Architecture is always around us and can be described as the only true form of public art, constantly at the mercy of public opinion to be judged. The direct relationship between the beauty of architecture and what one feels when one sees it, makes it difficult to define beauty as a quality, or rather as an emotion aesthetic appeal.

For a building, to be iconic and timeless, it has to be so beautiful. Because beauty in architecture brings joy and happiness. But where does beauty begin in architecture?

Platon believed that beauty was not something that could be defined. He believed that beauty was subjective to each viewer and that the viewer could change their perception depending on who was describing it. This analogy is shown in Platon’s Cave, where the prisoners in the cave cannot see anything around them except shadows in front of them, unaware of what the true shapes of the objects were. When a prisoner was finally free from the cave, he couldn’t believe what he was seeing for the first time was real. Then, he realizes that his previous view of reality was wrong and begins to understand the world around him through truth and knowledge, meanwhile the prisoners in the cave still confuse illusion with reality.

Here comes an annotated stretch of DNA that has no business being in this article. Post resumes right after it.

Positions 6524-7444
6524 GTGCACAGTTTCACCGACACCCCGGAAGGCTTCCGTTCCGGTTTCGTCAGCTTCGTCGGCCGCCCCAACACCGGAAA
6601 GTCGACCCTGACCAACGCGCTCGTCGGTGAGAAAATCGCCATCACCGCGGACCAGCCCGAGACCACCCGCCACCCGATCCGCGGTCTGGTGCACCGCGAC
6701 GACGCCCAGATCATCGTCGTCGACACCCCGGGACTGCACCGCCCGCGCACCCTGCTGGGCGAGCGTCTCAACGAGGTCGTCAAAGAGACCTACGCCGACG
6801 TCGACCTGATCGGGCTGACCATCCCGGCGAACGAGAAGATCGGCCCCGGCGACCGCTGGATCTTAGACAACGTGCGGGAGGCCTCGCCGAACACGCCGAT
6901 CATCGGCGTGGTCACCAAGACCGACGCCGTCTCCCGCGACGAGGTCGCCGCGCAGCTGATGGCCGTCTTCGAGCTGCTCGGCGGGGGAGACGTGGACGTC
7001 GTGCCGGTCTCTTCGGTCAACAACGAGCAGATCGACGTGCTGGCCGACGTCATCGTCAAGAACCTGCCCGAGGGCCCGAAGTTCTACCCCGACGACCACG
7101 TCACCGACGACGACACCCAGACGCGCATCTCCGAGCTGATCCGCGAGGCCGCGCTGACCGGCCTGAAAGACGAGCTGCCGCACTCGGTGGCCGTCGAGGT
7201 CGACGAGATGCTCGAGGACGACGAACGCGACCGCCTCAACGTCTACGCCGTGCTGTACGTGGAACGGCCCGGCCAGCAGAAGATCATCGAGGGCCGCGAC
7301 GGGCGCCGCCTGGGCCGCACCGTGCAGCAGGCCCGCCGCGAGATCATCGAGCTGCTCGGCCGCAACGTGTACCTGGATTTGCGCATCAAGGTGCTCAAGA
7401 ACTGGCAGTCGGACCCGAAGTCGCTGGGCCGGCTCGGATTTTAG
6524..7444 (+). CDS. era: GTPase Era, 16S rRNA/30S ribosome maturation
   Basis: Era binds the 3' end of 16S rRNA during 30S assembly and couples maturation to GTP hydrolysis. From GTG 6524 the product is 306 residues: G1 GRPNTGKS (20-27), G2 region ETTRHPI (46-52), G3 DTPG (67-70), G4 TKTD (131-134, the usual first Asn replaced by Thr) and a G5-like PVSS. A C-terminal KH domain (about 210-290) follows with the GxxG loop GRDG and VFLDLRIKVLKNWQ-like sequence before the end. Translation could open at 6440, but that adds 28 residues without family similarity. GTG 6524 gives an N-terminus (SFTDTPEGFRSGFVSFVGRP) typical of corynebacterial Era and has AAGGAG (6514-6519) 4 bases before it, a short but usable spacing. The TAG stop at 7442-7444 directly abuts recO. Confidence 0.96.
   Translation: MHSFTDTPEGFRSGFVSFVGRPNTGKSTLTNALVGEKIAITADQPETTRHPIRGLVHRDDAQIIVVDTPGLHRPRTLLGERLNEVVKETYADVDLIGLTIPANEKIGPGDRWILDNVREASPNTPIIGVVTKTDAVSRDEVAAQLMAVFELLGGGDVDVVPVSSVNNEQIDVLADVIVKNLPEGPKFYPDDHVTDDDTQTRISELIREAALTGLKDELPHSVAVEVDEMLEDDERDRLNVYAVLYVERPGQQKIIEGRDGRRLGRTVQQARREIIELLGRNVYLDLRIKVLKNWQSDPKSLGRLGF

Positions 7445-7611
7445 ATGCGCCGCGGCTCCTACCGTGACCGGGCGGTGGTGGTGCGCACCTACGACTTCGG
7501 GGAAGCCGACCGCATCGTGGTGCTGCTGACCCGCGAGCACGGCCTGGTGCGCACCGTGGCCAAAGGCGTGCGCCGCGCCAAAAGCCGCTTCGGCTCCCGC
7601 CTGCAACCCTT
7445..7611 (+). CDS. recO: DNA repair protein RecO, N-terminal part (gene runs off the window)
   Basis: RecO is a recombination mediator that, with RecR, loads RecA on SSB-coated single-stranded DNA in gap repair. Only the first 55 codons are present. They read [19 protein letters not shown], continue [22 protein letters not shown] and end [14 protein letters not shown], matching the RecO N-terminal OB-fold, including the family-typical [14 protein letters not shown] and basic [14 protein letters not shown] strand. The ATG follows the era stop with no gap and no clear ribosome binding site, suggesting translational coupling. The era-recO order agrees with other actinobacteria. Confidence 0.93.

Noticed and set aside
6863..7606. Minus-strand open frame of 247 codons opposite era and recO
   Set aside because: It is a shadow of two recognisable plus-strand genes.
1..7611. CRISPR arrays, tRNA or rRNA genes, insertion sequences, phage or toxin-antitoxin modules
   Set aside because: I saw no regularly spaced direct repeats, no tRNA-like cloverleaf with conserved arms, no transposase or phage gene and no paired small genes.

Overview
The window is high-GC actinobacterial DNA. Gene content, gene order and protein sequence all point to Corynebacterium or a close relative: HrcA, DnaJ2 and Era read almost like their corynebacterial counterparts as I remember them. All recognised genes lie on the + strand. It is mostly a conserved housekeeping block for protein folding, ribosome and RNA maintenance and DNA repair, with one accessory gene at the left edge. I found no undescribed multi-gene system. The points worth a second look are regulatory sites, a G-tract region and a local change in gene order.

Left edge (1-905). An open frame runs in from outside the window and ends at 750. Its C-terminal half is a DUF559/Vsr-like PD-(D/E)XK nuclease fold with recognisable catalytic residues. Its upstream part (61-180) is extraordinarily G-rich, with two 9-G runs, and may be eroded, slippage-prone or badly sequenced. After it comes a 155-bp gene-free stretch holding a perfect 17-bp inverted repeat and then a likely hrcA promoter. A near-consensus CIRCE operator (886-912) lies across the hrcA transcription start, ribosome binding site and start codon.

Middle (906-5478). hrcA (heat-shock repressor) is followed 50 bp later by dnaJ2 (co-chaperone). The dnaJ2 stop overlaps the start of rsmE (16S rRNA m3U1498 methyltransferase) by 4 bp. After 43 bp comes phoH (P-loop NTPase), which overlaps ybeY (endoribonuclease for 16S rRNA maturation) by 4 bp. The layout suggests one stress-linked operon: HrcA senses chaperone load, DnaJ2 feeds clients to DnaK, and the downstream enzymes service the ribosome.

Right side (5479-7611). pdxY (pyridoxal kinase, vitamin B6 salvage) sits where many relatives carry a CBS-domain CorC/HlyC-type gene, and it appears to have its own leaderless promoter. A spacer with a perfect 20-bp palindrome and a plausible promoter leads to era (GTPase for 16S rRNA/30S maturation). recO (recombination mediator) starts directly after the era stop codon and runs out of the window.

This Platonic analogy is the key to human perception of beauty. If people understand Platon’s allegory of the cave in an architectural sense, they can theoretically design and build an environment that will attract all the shadows that we represent.

But it is impossible to get just good things, so attention must be placed also in the consequence of bad architecture that can create negative feelings. Architecture can make people feel uncomfortable and unwelcome too, and we know it because shocking buildings push boundaries and bring emotions to the surface. The ugly building challenges people’s perceptions of themselves and the world they live in, it forces people to move forward. It’s not about if the building makes people feel good or bad, it’s about movement, about emotional connection. A sense of intensity, passion and commitment. All the feelings that people associate with the sense of beauty in architecture and the environment that surrounds it.

Experiencing beauty is crucial to what makes us human. We can find beauty in different things at different times. However, the delight in the surrounding architectural form and space is universal, as spatial compositions evolve, so creates and develops our understanding of the meaning of beauty.

Platon’s cave allegory